Page 1095 - Week 04 - Tuesday, 3 May 2022

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program, which includes construction of new wetlands and other structures in Belconnen. How many healthy Waterway projects will we see in Belconnen from this funding and where will they be?

MR RATTENBURY: This is a really important injection of money to continue the Healthy Waterways programs to make our lakes cleaner and particularly to seek to tackle blue-green algae. There are 13 sites across the ACT that are proposed to be worked on under this program and two of those are in the Belconnen area.

The first stage of some of these projects will be community consultation. The research that has been done by the government and by the staff who are experts in these areas has identified the locations. Clearly, some of these are quite substantial projects and we want to make sure that there is community support for them as well. The consultation will determine whether the project goes ahead as planned or whether the proposal is adjusted to address any of the issues that are raised by the community during those discussions.

The two sites in Belconnen are an area of Kippax Creek in Holt, where a solar pump is planned to be installed and a bioretention swale, and a proposed subsurface wetland at Belconnen oval. The proposed wetland at Belconnen oval is subject to community acceptance, to be tested by community consultation that will actively seek out what people’s views are on the project and whether the design that is currently proposed by the government is one that they think is right or whether there is scope for further adjustment.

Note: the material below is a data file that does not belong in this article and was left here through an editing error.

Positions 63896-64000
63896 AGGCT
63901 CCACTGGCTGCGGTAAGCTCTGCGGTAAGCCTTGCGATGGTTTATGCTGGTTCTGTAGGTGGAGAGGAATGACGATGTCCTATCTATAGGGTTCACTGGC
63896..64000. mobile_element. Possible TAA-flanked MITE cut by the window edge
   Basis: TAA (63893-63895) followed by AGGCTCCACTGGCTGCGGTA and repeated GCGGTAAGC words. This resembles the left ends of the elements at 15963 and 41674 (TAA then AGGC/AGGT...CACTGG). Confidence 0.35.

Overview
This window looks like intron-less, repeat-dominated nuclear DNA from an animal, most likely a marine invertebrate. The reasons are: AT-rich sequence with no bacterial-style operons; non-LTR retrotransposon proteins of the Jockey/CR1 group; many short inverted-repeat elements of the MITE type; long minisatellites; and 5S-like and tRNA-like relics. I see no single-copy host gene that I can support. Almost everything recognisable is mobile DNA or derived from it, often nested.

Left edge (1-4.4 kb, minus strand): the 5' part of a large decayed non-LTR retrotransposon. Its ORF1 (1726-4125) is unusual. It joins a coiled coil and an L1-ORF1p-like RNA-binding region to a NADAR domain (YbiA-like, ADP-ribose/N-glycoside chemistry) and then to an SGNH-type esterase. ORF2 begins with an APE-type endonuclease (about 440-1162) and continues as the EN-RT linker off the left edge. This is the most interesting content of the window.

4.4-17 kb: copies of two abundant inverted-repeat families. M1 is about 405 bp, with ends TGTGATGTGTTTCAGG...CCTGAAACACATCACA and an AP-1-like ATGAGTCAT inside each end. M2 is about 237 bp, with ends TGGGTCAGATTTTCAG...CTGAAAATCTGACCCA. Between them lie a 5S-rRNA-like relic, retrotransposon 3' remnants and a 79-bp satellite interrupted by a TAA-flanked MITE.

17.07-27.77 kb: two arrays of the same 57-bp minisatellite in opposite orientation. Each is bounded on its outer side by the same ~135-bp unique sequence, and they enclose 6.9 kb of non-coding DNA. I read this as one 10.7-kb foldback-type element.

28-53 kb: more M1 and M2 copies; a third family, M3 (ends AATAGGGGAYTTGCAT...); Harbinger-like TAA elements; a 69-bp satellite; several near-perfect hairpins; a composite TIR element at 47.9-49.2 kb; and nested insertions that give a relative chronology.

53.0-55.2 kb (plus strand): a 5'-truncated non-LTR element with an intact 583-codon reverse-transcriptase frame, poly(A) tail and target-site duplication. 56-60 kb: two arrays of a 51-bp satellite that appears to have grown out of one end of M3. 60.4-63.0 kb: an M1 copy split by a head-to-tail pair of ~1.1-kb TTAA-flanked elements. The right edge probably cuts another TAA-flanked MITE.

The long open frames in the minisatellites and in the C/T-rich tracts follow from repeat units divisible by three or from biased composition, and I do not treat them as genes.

One of the fortunate things for Belconnen is that Lake Ginninderra is the least affected by blue-green algal blooms. That is why the bulk of these projects have been developed in the Tuggeranong catchment for Lake Tuggeranong, but we are keen to make sure that we continue to also look out for the health of Lake Ginninderra. That is why these infrastructure projects are going ahead in that area.

MS CLAY: Minister, will any of this funding go to stormwater drains or other infrastructure to stop leaves from washing into Lake Ginninderra?

MR RATTENBURY: The issue of leaves flowing into the lakes is very important. The research work that has been done, particularly on Lake Tuggeranong, has identified that leaves flowing into the lakes are a significant source of the nutrients that are then available for recruitment by the algae. Gross pollutant traps and grates or drains can be an effective way to stop larger items from flowing into the lakes. However, they do require ongoing maintenance to remove leaf litter and the rubbish that accumulates in them. While they are a useful tool, we also need to look at how we can prevent leaf litter from getting to that point in the first place.

As members may be aware, the government runs the H2OK campaign to raise awareness about water quality and encourage residents to avoid polluting waterways or contaminating the stormwater. We also have a project being tested at the moment, a pilot program called the “leaf collective”, which is testing approaches to encouraging community involvement in collecting leaf litter from gutters before it can wash into the lakes.

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